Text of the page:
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Briggs v. State

Supreme Court of Mississippi, En Banc

July 27, 2017

TREVIOUN LAMONT CORNELIUS BRIGGS a/k/a T.L. BRIGGS a/k/a T.L. CORNELIUS BRIGGS a/k/a TREVIOUS LAMONT CORNELI BRIGGS a/k/a TREVIOUN LAMOUNT CORNELIUS BRIGGS a/k/a TREVIOUS BRIGGS a/k/a TREVIOUN L.C. BRIGGS a/k/a TREVIOUN BRIGGS
v.
STATE OF MISSISSIPPI

          DATE OF JUDGMENT: 09/29/2014

         MADISON COUNTY CIRCUIT COURT HON. JOHN HUEY EMFINGER TRIAL JUDGE

         ON WRIT OF CERTIORARI

          ATTORNEYS FOR APPELLANT: OFFICE OF THE STATE PUBLIC DEFENDER BY: JUSTIN TAYLOR COOK GEORGE T. HOLMES

          ATTORNEY FOR APPELLEE: OFFICE OF THE ATTORNEY GENERAL BY: JEFFREY A. KLINGFUSS

          BEAM, JUSTICE

         ¶1. Trevioun Briggs was convicted in the Circuit Court of Madison County of robbery and witness-tampering. The Court of Appeals affirmed both convictions in Briggs v. State, 2016 WL 2981728, at *1 (Miss. Ct. App. May 24, 2016). Briggs petitioned this Court for certiorari, which was granted to consider whether his indictment for the witness-tampering count was defective. Finding that the indictment fairly tracked the language of Mississippi Code Section 97-9-115, we affirm the judgment of the Court of Appeals.

         FACTS

         ¶2. Briggs was convicted of robbing a woman in the Northpark Mall parking lot in Ridgeland, Mississippi, on the evening of December 14, 2013. The woman was holding her three-year-old son and loading shopping bags into her car when Briggs approached from behind and struck her in the back of the head, causing her to drop the child. Briggs snatched the shopping bags and ran away. The woman identified her attacker as a black male wearing a red sweatshirt. A few hours later, Briggs was arrested outside the mall after attempting to return stolen items in exchange for a cash refund. After his arrest, an orange sweatshirt and other stolen items were found inside his vehicle. Just before Briggs's arrest, he successfully had returned other stolen items to various mall retailers, and the retailers' employees identified him at trial.

         ¶3. Briggs was arrested for false pretense and incarcerated at the Madison County Jail. Four days after his arrest, while in jail, Briggs placed several recorded phone calls to various acquaintances. In the recordings, Briggs requested that the person to whom he was speaking either provide an alibi for the time of the robbery, or ask a third person to do so on his behalf. On March 28, 2014, Briggs was indicted for robbery and witness tampering. At trial, the State placed the recorded conversations in evidence. The jury found Briggs guilty of robbery and witness-tampering.

         LAW AND ANALYSIS

         ¶4. Section 97-9-115 provides:

(1) A person commits the crime of tampering with a witness if he intentionally or knowingly attempts to induce a witness or a person he believes will be called as a witness in any official proceeding to:
(a) Testify falsely or unlawfully withhold testimony; or
(b) Absent himself from any official proceeding to which he has been legally summoned.

Miss. Code Ann. § 97-9-115 (Rev. 2014) (emphasis added).

         ¶5. Briggs's indictment used the word "may" instead of the word "will, " providing in pertinent part:

[Briggs] did willfully, feloniously, intentionally[, ] and knowingly attempt to induce a witness or a person he believed may be called as a witness against him, to-wit: [Briggs], while incarcerated, made contact via telephone with a person whom he then requested she attempt to coerce another person into deceitfully providing [Briggs] with . . . an alibi, in violation of Miss. Code Ann. § 97-9-115 . . . .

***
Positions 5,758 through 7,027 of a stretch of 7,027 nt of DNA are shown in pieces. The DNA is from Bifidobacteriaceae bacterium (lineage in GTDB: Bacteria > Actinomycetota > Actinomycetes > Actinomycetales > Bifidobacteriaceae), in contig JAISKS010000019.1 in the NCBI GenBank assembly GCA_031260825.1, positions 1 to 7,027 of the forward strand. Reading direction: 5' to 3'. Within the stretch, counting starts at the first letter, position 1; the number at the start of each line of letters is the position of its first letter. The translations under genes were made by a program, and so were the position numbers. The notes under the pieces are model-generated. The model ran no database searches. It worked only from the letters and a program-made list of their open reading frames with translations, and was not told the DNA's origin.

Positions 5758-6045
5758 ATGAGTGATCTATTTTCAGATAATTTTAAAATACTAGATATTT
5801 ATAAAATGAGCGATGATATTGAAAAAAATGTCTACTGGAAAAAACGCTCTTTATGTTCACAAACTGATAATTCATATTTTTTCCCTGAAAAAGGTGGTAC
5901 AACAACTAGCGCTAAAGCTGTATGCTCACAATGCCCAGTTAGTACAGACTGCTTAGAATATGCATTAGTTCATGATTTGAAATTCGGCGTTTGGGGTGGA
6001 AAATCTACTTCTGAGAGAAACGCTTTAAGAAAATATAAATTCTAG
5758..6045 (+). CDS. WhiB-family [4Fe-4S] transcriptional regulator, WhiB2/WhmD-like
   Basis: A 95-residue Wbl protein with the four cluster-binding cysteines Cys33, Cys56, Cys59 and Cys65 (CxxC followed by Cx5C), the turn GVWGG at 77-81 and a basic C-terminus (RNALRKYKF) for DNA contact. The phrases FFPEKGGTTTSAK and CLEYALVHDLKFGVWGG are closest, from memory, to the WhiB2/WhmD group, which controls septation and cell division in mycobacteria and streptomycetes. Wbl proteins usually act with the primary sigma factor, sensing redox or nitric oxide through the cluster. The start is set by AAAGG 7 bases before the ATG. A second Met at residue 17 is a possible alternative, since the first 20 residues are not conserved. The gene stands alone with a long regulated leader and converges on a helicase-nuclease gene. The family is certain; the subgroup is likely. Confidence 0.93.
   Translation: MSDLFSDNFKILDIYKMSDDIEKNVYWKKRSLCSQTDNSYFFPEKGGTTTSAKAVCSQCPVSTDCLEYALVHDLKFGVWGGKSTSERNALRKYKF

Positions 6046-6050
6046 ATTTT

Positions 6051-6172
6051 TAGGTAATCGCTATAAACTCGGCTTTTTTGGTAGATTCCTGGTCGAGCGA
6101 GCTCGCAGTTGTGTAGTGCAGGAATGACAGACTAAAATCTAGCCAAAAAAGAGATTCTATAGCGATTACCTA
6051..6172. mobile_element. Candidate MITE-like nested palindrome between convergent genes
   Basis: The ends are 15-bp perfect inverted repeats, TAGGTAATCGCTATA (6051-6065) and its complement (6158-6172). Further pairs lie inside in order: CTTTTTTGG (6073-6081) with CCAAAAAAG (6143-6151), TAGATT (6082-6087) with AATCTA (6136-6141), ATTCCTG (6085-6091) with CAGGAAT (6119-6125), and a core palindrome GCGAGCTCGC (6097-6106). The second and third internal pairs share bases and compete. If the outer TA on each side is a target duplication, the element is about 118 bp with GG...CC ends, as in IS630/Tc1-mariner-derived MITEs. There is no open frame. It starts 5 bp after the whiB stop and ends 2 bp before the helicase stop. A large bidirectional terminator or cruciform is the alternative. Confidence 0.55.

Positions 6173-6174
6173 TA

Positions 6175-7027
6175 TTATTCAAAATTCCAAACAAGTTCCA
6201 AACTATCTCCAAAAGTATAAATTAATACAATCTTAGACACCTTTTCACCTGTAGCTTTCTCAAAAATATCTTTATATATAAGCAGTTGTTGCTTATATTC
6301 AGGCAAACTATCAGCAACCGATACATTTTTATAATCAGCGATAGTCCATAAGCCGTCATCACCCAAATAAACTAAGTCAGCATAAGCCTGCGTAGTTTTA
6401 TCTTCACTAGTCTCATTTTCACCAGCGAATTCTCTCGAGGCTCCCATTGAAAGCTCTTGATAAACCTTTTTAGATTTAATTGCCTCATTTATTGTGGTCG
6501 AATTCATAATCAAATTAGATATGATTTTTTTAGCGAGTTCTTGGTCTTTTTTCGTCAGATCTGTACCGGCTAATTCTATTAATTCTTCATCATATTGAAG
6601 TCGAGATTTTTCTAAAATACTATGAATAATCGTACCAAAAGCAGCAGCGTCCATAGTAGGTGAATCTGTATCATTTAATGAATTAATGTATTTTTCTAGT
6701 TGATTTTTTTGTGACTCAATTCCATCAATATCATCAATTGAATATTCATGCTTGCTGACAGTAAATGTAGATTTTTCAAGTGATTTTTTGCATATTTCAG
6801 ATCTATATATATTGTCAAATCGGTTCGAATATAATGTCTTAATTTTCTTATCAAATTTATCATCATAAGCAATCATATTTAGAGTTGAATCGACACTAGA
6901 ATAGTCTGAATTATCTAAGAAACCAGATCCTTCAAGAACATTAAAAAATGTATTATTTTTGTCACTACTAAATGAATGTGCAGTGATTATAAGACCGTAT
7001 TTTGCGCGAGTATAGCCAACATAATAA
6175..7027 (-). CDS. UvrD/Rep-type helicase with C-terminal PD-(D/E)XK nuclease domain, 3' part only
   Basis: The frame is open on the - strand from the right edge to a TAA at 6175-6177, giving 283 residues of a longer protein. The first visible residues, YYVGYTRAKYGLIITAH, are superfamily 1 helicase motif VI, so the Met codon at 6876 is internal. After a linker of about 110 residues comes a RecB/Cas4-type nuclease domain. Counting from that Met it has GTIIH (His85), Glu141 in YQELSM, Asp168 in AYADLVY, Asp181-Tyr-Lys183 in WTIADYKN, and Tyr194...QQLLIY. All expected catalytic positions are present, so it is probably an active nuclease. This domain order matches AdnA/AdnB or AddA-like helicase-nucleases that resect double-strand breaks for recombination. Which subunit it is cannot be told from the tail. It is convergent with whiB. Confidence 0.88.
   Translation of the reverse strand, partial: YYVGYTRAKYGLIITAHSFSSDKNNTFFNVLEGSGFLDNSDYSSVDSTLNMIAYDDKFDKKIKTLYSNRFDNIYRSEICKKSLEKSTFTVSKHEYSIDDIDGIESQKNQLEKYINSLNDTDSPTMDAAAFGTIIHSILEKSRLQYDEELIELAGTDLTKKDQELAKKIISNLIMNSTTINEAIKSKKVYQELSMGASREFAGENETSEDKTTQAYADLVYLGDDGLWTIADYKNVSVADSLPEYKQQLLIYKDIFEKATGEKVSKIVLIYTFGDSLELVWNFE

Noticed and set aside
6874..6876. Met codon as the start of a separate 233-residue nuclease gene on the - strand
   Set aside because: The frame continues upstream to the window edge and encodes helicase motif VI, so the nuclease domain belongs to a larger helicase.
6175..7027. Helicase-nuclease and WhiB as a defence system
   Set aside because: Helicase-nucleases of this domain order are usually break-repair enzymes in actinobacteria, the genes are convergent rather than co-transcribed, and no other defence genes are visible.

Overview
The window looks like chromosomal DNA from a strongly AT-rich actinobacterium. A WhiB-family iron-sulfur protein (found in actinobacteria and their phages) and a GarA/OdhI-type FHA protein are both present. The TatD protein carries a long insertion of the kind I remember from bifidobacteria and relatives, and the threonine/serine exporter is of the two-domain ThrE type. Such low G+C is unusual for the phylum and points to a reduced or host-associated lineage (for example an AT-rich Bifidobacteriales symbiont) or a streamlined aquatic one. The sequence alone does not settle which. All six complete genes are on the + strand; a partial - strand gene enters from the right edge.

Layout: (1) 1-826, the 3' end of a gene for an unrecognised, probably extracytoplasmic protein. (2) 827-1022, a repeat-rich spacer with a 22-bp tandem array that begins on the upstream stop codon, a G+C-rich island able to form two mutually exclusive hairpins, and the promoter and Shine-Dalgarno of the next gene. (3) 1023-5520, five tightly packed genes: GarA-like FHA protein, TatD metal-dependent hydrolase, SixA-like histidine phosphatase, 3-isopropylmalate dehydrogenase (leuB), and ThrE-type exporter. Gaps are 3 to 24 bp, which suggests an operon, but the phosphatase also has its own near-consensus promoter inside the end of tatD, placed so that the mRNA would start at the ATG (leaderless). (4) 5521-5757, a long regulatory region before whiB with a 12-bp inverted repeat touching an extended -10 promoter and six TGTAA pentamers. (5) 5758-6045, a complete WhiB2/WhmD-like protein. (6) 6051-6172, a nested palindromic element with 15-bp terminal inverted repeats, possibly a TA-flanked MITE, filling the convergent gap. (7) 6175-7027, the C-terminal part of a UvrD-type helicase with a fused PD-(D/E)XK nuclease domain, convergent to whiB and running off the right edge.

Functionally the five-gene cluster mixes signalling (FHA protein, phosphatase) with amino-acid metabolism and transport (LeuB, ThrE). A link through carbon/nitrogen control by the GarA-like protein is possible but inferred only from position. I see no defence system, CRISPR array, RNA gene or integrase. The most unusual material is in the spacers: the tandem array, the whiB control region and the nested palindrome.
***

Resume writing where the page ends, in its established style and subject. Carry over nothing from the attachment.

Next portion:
(Emphasis added.)

         ¶6. Briggs's jury was instructed as follows:

If you find from the evidence in this case beyond a reasonable doubt that:
. . .
[Briggs] did willfully, feloniously, intentionally[, ] and knowingly attempt to induce a witness or a person he believed would or could be called as a witness at the trial of this cause to testify falsely at this trial, an official proceeding, by providing at said trial an alibi for the Defendant by testifying that the Defendant was at a place other than the location of the crime charged . . . at the time the crime was committed, said testimony being false and known by the Defendant to be false, as well as being material to the subject matter of the official proceeding, namely this trial; then you shall find [Briggs] guilty of Tampering with A Witness . . . .

(Emphasis added.)

         ¶7. Briggs claimed on appeal that both the indictment and the jury instruction failed to track the statute's language. Briggs submitted that while "it may seem somewhat trivial, the difference between the words 'will, ' 'may' and 'would or could' are significant" because all contain "different knowledge requirements." Without explanation as to how or why, Briggs asserted that by use of the word "may" in the indictment, the State broadened the activity for which Briggs could be found guilty under Section 97-9-115. Briggs then contended that by use of the words "would or could" in the jury instruction, the State lessened its burdened from that in the indictment's language.

         ¶8. The Court of Appeals found no merit in Briggs's claims. In reaching its conclusion, the Court of Appeals found that "Briggs contacted a woman and asked her to fabricate an alibi for him during the times in which he was not seen on the mall video." Briggs, 2016 WL 2981728, at *3. On these facts, the court reasoned that "it makes no difference whether the indictment read 'will' or 'may' or the jury instruction read 'will' or 'would' since the factual basis surrounding the charge, and described in the indictment, dictated that ...


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